April 15, 2018 Sunday – Sandakan, Sabah to Kuching, Sarawak

2018 Borneo tour

I am up at 5AM, have breakfast and the bus leaves at 7:30AM for the 15 minute transfer to the airport. We are flying from Sandakan to Kota Kinabalu, and then to Kuching in Sarawak. Our first flight gets us to Kota Kinabalu, however our second flight to Kuching is delayed several times over the next couple of hours. The alternate arrangements made by Malaysian Airlines changes a couple of times as well, much to the frustration of the members of my group. We are finally told that there was a bomb threat made on our original flight to Kuching. At this point our flight is cancelled.

We have lunch at KFC at the airline’s expense while they rebook our whole group on two flights: from Kota Kinabalu to Bintulu, and then to Kuching. Ultimately, we arrive at Kuching airport about 9 hours late at 9:30PM! We stay at the very nice Waterfront Hotel just one night before leaving tomorrow on a driving tour to see the country, orangutans, and at the end of the day, take a boat to our next wilderness lodge.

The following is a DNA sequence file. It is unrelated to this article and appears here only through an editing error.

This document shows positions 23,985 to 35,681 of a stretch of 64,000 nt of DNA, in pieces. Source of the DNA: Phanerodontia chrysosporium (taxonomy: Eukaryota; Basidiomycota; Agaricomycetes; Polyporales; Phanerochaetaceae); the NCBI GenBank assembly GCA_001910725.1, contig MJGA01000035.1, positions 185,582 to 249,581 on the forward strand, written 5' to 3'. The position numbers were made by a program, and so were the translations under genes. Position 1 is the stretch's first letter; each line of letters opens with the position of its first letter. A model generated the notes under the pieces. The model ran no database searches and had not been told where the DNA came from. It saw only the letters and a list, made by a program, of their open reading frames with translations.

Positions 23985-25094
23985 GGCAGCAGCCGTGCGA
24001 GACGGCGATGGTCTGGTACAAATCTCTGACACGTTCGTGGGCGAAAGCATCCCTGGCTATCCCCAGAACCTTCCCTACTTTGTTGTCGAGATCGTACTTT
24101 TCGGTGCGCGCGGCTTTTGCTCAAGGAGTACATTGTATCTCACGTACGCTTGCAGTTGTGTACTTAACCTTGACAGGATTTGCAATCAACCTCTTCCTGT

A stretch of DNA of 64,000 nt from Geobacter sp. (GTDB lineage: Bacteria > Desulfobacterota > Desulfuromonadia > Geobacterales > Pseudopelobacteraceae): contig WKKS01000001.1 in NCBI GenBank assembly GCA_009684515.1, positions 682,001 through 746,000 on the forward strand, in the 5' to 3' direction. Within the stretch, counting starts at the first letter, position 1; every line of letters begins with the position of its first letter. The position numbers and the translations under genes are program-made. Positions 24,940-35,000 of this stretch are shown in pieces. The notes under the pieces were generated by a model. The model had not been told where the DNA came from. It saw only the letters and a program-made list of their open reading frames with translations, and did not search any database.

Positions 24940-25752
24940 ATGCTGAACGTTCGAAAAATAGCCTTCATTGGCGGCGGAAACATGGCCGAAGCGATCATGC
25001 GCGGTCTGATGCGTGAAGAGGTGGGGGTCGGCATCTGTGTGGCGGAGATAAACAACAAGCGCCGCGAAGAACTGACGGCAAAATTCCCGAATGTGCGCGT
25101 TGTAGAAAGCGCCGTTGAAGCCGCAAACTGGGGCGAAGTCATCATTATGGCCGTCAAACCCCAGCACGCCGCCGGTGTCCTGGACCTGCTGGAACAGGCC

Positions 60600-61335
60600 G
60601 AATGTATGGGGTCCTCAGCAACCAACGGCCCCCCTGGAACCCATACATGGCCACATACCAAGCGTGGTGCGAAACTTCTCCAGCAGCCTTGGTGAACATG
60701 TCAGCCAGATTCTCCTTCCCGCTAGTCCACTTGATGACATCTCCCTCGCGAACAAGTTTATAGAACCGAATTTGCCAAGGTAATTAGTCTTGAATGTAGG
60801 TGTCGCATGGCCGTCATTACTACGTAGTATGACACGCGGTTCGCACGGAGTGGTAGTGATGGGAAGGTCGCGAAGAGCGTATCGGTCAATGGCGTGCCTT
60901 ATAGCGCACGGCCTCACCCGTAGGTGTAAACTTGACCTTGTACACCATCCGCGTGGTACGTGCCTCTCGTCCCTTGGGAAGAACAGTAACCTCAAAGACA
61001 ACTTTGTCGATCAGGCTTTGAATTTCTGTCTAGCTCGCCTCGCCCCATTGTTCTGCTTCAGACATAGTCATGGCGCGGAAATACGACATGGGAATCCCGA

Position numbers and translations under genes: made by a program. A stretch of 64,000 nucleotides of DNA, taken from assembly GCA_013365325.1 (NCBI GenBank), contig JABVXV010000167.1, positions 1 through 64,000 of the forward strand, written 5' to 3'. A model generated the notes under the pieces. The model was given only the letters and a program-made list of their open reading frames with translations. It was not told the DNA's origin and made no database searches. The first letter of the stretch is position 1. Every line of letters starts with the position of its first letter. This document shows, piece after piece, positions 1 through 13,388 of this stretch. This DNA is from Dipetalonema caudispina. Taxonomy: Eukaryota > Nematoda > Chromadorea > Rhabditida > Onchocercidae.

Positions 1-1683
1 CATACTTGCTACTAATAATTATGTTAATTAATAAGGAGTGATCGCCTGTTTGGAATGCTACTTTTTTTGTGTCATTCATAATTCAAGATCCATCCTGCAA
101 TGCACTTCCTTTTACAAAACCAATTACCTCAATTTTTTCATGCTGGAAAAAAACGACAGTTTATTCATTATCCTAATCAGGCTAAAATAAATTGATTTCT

Malaysia & Borneo local flights

Malaysia & Borneo local flights

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Brunei to Sabah

April 8, 2018 – Sunday – Bandar Seri Begawan, Brunei to Kota Kinabalu, Sabah

2018 Borneo tour

In front of the Main Atrium - Empire Hotel & Country Club

In front of the Main Atrium – Empire Hotel & Country Club

We start our day visiting the Royal Regalia Museum, which is located right across the street from our hotel in Bandar Seri Begawan. This museum contains all the gifts given to Brunei’s sultan by visiting dignitaries, as well as commemorating his 1992 silver jubilee. There is a huge chariot on display in the lobby (see above banner image) of the museum, which was used to carry the Sultan through the streets. As it turns out, this is the only thing we can photograph, since photography is forbidden throughout the rest of the museum. No great loss, since personally I find this sort of thing rather boring.